[ Director: Mário Frota [ Coordenador Editorial: José Carlos Fernandes Pereira [ Fundado em 30-11-1999 [ Edição III [ Ano X

quarta-feira, 5 de julho de 2017

Parliament calls for legislation against Europe’s throwaway society

The batteries in many phones and tablets are not removable. When they break, the whole product has to be replaced.
[tribehut/Flickr]


Producers of computers, smartphones and other electronic appliances find ways to cut the useful life-spans of their products. Faced with this programmed obsolescence and the high cost of repairs and spare parts, consumers have little option but to replace their appliances whenever something goes wrong.

An own-initiative report adopted in Strasbourg on Tuesday highlighted the high environmental cost of constantly buying new products, rather than repairing them.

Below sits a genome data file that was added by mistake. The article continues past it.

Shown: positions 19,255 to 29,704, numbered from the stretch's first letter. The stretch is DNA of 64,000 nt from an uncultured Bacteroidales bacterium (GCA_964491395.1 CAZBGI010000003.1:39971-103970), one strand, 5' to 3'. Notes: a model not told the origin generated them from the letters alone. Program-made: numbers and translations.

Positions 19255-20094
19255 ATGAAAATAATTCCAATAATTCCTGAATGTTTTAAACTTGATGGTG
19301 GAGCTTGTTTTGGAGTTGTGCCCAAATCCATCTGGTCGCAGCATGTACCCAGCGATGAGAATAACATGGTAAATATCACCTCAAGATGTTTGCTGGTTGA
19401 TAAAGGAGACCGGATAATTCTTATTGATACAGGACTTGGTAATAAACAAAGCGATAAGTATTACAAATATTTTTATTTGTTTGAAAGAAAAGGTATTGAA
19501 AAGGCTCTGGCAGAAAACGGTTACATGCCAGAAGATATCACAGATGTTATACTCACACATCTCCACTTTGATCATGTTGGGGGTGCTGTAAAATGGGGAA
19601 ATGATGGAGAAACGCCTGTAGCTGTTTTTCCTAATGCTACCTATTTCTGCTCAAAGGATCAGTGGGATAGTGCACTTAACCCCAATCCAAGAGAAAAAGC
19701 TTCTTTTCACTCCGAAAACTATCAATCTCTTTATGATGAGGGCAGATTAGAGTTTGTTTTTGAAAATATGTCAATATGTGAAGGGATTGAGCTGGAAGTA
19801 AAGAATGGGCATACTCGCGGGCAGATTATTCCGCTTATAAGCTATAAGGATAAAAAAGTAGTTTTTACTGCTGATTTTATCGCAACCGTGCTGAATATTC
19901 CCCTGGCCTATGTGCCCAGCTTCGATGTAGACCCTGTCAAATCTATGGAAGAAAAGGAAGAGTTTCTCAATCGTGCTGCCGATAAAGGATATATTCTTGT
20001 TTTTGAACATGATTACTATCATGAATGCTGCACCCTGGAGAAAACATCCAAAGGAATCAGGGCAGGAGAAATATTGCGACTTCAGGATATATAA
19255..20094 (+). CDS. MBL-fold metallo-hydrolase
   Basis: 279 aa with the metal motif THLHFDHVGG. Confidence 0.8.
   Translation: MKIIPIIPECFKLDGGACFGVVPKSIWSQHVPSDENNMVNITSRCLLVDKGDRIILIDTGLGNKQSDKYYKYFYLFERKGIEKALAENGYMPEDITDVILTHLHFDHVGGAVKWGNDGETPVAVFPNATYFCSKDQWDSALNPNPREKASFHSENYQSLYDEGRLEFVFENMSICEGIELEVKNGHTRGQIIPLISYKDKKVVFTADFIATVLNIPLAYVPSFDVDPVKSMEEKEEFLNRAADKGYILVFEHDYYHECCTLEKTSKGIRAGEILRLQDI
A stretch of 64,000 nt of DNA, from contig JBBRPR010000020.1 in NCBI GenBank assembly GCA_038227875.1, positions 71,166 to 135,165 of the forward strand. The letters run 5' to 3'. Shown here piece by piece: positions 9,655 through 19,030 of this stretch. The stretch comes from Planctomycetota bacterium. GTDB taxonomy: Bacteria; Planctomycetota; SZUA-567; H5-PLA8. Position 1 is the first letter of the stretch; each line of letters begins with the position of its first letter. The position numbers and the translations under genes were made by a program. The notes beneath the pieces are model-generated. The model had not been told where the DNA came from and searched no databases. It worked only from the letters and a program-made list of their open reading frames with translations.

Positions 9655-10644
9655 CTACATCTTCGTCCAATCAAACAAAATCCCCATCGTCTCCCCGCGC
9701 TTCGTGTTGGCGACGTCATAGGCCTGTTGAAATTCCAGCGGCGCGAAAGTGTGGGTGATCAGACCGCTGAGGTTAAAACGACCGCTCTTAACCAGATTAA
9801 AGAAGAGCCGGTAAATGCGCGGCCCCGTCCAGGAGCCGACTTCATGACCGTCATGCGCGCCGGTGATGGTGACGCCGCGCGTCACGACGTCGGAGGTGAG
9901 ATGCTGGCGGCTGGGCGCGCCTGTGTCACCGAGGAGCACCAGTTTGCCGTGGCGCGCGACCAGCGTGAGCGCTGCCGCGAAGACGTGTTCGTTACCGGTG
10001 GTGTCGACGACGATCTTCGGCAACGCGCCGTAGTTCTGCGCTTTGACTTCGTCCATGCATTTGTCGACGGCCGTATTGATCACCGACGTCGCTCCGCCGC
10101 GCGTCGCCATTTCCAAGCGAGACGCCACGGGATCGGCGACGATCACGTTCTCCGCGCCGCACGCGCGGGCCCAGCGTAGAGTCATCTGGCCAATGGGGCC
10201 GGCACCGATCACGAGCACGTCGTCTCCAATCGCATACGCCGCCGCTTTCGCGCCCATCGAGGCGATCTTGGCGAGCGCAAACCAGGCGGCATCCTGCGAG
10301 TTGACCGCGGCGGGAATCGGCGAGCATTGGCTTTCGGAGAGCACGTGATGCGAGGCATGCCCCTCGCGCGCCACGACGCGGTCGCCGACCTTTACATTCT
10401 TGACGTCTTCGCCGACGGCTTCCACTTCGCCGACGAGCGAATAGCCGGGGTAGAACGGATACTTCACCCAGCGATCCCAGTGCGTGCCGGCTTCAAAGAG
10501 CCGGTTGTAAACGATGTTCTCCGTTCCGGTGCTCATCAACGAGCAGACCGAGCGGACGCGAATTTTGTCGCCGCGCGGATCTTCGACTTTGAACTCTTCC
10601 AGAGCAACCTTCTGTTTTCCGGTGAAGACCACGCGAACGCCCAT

“Resources are precious today, all kinds of resources,” said French Green MEP Pascal Durand, the author of the report. Durand denounced the manufacturers of “products that stop working as soon as the legal guarantee is up”, and called on the European Commission to take action.
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Greens table action against programmed obsolescence

The European Parliament broke new ground on Friday (19 May), when French Green MEP Pascal Durand submitted an own initiative report aimed at tackling products with an artificially built-in shelf life, with MEPs due to vote soon. EURACTIV’s partner Journal de l’Environnement reports.
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Durand’s report proposes a number of measures to improve the sustainability of electronic products and software. Among them is a proposal to establish “minimum resistance criteria” for each product category. A European definition of programmed obsolescence would also have to be adopted to provide a benchmark against which these criteria could be evaluated.

Repairing rather than replacing
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